US Steel Edgar Thomson Plant: photo from wikimapia.org
The castaways Eva and Ricardo made themselves better off by engaging in trade, each specializing in the endeavor in which they had the comparative advantage - Eva in fishing and Ricardo in bread baking. Eva's is the intriguing case, since she was better at fishing and baking. She had the absolute advantage in both. But still, if she did the fishing while Ricardo did the baking and they traded fish for bread, she was better off, and so was Ricardo.
But of course that can't be the end of the story on international trade. The Eva-Ricardo castaway story is too simple. It contains no workers separate from Eva and Ricardo, so while we may concede that the story supports the conclusion that trade is good for all traders, we cannot use it to ask, and to try to answer, the question, does anyone get hurt from trade. In particular, do workers who work in an industry that has to compete with imports from a foreign country get hurt?
Economists didn't stop developing international trade theory with David Ricardo's exposition of comparative advantage. They now have models that include workers and capitalists and hence offer opportunity to explore not only how overall international trade increases incomes of countries that trade, but how workers in import competing industries may lose as a result of reduced trade barriers and the resulting increase in trade. As early as 1941, the Nobel Prize winning economist Paul Samuelson and his fellow economist Wolfgang Stolper presented a model that showed that there could be losers as well as winners from international trade, the losers, for example being workers who work in industries that compete with imports.
Newer economic models incorporate the fact that many goods, especially in manufacturing, get cheaper to produce when the market for the product is very large, and the larger the market the cheaper per unit is the cost of production, and hence the lower the price at which the product can be sold. When trade barriers come down and international trade increases, the market facing producers is suddenly much larger. Markets are now global rather than national. Successful producers expand and their costs of production fall and the prices they charge fall. Real incomes rise, as wages and salaries can now buy more because prices have fallen. This is a major reason why global trade has led to individual country real income growth and global real income growth over the last 40 years, as import quotas and tariffs have come down. These newer models of trade don't make the comparative advantage theory of trade obsolete, rather they add to the explanations of why international trade takes place and why it leads to increased national incomes.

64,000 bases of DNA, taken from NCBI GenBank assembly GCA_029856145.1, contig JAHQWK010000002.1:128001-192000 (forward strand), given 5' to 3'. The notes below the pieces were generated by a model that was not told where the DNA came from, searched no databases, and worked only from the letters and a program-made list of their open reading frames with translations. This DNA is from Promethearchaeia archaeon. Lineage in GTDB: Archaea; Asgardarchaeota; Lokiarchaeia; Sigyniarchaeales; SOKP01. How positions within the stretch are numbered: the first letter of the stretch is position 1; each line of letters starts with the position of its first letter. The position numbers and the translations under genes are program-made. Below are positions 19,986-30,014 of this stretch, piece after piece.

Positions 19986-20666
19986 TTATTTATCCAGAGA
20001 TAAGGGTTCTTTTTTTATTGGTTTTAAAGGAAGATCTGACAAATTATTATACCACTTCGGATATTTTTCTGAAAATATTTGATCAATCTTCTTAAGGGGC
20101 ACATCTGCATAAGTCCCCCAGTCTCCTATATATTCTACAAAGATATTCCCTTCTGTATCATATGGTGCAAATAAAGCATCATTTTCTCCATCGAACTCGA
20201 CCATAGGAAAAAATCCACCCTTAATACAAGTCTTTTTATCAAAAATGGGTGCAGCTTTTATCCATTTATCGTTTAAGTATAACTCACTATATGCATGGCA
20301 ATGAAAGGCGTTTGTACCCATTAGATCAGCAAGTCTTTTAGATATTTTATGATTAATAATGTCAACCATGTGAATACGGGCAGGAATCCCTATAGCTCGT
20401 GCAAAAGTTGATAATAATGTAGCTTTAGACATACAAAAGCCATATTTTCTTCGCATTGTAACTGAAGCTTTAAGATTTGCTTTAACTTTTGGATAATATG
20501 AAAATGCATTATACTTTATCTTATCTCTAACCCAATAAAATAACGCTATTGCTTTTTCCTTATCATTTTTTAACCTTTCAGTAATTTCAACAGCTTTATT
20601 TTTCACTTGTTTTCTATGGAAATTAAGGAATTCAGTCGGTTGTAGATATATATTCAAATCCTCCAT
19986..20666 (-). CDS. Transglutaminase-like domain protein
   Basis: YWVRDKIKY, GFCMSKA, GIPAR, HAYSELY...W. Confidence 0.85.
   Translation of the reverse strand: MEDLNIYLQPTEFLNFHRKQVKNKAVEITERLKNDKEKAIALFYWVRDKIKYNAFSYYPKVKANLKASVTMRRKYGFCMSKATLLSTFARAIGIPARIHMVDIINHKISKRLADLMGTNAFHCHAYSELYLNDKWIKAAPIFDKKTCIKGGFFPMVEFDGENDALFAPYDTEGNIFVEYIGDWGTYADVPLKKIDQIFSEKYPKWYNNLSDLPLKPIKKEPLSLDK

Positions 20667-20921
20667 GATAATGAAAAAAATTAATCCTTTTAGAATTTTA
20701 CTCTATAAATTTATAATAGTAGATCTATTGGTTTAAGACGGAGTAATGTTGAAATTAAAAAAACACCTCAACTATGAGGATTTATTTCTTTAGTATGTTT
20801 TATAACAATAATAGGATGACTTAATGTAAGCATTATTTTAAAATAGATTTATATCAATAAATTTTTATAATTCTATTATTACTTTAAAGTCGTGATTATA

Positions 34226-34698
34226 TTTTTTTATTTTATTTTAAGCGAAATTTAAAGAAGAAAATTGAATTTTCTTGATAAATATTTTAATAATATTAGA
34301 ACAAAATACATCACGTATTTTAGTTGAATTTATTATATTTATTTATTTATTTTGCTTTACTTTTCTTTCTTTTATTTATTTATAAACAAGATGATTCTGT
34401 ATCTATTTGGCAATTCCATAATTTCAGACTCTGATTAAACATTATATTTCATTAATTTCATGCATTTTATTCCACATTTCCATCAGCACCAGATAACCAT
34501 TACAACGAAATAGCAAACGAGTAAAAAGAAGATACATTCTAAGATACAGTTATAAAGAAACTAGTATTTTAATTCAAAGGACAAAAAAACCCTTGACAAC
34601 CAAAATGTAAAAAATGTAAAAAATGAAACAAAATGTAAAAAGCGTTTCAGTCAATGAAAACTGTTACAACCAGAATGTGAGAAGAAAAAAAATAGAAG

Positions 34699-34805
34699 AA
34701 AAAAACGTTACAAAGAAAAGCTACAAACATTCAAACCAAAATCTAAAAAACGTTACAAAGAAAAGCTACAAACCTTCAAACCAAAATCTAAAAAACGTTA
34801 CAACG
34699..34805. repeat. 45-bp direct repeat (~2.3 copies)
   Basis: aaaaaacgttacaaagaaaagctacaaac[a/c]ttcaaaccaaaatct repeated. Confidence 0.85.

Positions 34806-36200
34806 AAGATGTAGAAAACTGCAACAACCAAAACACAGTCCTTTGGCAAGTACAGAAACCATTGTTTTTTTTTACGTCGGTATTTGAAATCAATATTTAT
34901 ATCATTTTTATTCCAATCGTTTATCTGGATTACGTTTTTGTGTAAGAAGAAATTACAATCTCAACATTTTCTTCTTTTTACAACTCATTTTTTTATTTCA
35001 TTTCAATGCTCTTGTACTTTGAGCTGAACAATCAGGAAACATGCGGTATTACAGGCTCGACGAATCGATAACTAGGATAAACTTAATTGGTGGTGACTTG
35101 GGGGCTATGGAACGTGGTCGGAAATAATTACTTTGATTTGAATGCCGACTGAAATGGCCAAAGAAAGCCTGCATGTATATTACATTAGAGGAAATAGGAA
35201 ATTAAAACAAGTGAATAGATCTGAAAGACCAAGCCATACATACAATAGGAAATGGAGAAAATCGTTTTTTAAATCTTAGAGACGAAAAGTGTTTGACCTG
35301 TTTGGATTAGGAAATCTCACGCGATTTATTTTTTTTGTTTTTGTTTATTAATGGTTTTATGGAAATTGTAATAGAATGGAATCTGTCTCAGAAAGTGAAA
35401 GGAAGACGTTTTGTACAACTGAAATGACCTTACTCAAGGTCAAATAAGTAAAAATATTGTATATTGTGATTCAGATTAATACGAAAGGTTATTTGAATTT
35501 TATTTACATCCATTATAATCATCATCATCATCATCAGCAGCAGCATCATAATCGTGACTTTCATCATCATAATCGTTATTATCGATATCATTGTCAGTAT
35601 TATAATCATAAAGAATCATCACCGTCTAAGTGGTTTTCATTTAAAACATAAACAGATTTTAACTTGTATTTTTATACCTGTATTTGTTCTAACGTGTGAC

As the Economist magazine put it when referring to the North American Free Trade Agreement (NAFTA) in April 2016, "Excluding food and energy, prices of goods have fallen almost every year since NAFTA. Clothes now cost the same as they did in 1986; furnishing a house is as cheap as it was 35 years ago."
Economist and New York Times columnist and blogger, Paul Krugman , was prominent in the development of the new theories of international trade. He got a Nobel Prize in economics for his work. And like Samuelson's and Stoper's earlier work, Krugman's indicated the possibility that some workers could be hurt from the expansion of international trade, primarily blue collar workers. But in work he did in the 1990s, Krugman concluded in work he did with fellow economist Robert Lawrence, that while this was a possible result, the evidence showed it was a minor factor in the wages of blue collar workers. However, by 2008, Krugman began to have some reservations. He expressed the view that the surge in United States imports from developing countries with large low wage labor forces may be causing blue collar wages in the United States more stress than he earlier thought.
And if he is right, it may be a major reason why we have Donald Trump as President of the United States, as it was Trump's unexpected win in heavily populated blue collar states like Michigan, Wisconsin, and Pennsylvania that put Trump over the top in the electoral college tally.
Paul Krugman articles
Photo from US Steel Edgar Thomson Plant